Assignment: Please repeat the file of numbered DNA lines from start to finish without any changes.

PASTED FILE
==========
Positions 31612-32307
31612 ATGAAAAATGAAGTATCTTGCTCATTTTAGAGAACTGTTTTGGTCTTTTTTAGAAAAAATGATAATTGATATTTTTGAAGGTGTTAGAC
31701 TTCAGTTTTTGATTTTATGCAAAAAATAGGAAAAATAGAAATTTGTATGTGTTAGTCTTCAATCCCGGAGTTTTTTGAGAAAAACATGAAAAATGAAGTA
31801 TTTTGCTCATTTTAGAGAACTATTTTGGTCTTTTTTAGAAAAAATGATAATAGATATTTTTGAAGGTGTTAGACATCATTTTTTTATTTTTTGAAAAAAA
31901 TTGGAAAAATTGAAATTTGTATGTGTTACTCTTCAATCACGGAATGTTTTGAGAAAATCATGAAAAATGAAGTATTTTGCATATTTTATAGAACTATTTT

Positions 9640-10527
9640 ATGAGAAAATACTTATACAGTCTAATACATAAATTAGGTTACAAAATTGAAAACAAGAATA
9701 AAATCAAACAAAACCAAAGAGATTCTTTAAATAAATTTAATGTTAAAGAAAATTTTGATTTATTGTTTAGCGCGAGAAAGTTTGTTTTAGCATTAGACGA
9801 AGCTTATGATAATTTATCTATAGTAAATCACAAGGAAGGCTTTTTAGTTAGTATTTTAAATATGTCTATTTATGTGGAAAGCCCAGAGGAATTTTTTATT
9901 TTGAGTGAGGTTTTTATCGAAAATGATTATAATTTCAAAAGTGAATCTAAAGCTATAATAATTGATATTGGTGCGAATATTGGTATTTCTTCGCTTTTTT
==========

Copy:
Positions 31612-32307
31612 ATGAAAAATGAAGTATCTTGCTCATTTTAGAGAACTGTTTTGGTCTTTTTTAGAAAAAATGATAATTGATATTTTTGAAGGTGTTAGAC
31701 TTCAGTTTTTGATTTTATGCAAAAAATAGGAAAAATAGAAATTTGTATGTGTTAGTCTTCAATCCCGGAGTTTTTTGAGAAAAACATGAAAAATGAAGTA
31801 TTTTGCTCATTTTAGAGAACTATTTTGGTCTTTTTTAGAAAAAATGATAATAGATATTTTTGAAGGTGTTAGACATCATTTTTTTATTTTTTGAAAAAAA
31901 TTGGAAAAATTGAAATTTGTATGTGTTACTCTTCAATCACGGAATGTTTTGAGAAAATCATGAAAAATGAAGTATTTTGCATATTTTATAGAACTATTTT

Positions 9640-10527
9640 ATGAGAAAATACTTATACAGTCTAATACATAAATTAGGTTACAAAATTGAAAACAAGAATA
9701 AAATCAAACAAAACCAAAGAGATTCTTTAAATAAATTTAATGTTAAAGAAAATTTTGATTTATTGTTTAGCGCGAGAAAGTTTGTTTTAGCATTAGACGA
9801 AGCTTATGATAATTTATCTATAGTAAATCACAAGGAAGGCTTTTTAGTTAGTATTTTAAATATGTCTATTTATGTGGAAAGCCCAGAGGAATTTTTTATT
9901 TTGAGTGAGGTTTTTATCGAAAATGATTATAATTTCAAAAGTGAATCTAAAGCTATAATAATTGATATTGGTGCGAATATTGGTATTTCTTCGCTTTTTT